Bringing together so many different weapons and firing platforms from different units and services meant that before a round was fired or an hour was flown, a series of comprehensive briefs were held, where all the main players get face to face and trash out problems. The end result from an Air Corps perspective was that the fixed-wing PC 9s would deploy to Waterford airport in order to be closer to the range and maintain their required fuel reserves while still allowing a bit of flexibility in their playtime over the target. For us in the AW139s, we would position a fuel bowser just behind the firing line along with all the support equipment for the whole shoot.
The day itself starts early – we briefed as a crew the day before, so the morning amounts to the usual weather and route brief, any changes to the plan and walk for the heli. For the moment, there’s three of us on board, two pilots and a crewman whos’ role is to ensure the safety of everyone in the cabin and also stop me from hitting the tail off solid objects when we land off the airfield.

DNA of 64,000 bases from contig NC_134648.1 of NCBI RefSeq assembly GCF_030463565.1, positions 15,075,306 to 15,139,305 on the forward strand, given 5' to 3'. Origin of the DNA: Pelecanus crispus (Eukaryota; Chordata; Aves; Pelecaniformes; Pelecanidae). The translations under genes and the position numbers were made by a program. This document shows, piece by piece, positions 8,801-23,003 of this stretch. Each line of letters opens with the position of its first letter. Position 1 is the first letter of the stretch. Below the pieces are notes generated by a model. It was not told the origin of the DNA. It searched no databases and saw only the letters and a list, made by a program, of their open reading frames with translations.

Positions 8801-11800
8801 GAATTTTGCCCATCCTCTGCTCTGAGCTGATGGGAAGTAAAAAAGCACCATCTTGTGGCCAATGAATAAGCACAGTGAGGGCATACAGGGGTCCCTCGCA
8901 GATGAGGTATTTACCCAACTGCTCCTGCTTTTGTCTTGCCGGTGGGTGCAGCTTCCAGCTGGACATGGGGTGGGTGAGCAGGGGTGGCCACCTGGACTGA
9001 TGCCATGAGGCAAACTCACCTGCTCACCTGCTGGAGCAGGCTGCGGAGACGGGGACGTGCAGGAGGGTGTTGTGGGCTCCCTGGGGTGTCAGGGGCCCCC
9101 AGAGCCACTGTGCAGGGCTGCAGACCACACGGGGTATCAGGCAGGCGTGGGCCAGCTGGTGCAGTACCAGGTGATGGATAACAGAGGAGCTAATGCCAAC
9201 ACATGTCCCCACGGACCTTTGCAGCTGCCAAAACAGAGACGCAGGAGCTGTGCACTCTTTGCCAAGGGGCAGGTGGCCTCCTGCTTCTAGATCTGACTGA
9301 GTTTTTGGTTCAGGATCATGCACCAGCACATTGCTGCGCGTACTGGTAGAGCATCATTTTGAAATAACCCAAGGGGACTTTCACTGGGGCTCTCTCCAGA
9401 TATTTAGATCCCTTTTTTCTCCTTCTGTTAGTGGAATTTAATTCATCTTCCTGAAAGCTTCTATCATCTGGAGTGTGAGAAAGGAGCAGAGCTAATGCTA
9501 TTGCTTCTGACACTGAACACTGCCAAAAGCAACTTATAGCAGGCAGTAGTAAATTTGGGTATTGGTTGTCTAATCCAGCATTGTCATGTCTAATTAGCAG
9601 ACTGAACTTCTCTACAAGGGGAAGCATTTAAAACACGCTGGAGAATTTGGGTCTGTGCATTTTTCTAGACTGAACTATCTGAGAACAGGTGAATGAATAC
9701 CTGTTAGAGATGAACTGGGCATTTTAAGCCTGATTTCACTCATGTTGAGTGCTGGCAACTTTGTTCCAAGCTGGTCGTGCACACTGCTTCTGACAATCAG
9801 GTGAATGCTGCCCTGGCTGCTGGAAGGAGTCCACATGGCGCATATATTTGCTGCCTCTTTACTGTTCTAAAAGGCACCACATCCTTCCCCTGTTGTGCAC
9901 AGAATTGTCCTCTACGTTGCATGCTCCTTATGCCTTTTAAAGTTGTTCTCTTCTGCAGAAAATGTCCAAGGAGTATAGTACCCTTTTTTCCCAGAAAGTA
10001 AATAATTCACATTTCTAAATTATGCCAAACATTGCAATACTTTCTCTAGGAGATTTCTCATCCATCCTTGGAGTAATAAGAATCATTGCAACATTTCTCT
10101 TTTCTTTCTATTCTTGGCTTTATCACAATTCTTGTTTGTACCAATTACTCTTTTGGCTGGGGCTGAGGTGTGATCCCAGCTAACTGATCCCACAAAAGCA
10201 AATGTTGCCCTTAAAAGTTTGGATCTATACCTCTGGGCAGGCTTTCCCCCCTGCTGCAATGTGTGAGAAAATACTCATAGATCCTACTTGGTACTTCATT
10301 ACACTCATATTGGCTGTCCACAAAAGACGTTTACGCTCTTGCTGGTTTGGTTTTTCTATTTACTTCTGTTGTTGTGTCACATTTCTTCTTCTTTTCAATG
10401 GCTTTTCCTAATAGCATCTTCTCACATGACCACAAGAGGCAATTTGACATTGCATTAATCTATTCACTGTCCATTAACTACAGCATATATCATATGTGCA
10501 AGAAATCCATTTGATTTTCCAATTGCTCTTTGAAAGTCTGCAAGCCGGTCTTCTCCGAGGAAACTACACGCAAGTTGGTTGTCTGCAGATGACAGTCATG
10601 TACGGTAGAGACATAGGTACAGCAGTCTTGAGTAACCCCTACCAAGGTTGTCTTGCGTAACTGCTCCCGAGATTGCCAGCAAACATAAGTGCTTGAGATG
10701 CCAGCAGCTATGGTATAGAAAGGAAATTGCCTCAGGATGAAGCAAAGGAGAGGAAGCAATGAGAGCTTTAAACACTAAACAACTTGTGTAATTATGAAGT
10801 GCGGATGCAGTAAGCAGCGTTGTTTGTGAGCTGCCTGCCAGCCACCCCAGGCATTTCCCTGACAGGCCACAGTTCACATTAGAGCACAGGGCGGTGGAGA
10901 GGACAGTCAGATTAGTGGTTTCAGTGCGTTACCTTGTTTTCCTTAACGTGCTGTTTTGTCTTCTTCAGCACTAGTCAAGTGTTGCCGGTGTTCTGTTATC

As per the plan, we do a visual and radar sweep of the whole range area before landing. Warnings similar to NOTAMS are issued for the seafaring community to stay clear, but just like with NOTAMS, there’s always one person who forgets to read them. In this case, that one person is in a sailboat and once we call it in, we land for fuel and wait for the Naval Service ships on the scene to hustle them out of the way, as fast as a sailboat can actually hustle….
It’s here that we meet our passengers for the day – an artillery unit forward observation team who will be calling the fall of shot for some of the long-range shots being taken by the arty and ships. Some of these guys are doing aerial FOO work for the first time, others have seen it all before so we’re aware there’ll be a bit of teaching going on in the back. For us, this translates into more chatter on the intercom and increased fuel burn as it takes longer to get everything done.